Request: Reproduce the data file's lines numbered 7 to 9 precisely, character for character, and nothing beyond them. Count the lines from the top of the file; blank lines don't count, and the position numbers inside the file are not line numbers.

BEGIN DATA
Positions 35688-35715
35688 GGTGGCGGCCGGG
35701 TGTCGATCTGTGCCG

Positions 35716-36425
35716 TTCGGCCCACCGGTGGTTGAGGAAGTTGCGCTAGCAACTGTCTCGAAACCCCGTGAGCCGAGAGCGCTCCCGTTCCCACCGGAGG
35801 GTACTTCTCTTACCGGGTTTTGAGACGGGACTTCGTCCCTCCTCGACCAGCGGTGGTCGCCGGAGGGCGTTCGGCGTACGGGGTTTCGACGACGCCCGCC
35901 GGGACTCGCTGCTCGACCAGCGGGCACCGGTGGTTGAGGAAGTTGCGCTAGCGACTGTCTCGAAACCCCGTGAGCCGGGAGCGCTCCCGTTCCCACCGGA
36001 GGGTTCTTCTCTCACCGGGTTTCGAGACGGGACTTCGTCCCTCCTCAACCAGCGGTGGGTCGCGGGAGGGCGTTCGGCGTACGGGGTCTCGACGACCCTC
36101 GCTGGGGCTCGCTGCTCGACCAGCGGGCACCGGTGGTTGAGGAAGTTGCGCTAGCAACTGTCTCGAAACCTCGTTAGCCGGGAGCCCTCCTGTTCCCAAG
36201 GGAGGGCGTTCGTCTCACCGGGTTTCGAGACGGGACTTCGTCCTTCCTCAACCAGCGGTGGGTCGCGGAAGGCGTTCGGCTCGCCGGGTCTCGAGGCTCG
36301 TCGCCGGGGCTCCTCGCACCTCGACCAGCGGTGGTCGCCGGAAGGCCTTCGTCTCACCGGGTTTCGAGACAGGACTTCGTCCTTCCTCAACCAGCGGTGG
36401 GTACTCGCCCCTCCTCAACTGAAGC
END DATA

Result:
35901 GGGACTCGCTGCTCGACCAGCGGGCACCGGTGGTTGAGGAAGTTGCGCTAGCGACTGTCTCGAAACCCCGTGAGCCGGGAGCGCTCCCGTTCCCACCGGA
36001 GGGTTCTTCTCTCACCGGGTTTCGAGACGGGACTTCGTCCCTCCTCAACCAGCGGTGGGTCGCGGGAGGGCGTTCGGCGTACGGGGTCTCGACGACCCTC
36101 GCTGGGGCTCGCTGCTCGACCAGCGGGCACCGGTGGTTGAGGAAGTTGCGCTAGCAACTGTCTCGAAACCTCGTTAGCCGGGAGCCCTCCTGTTCCCAAG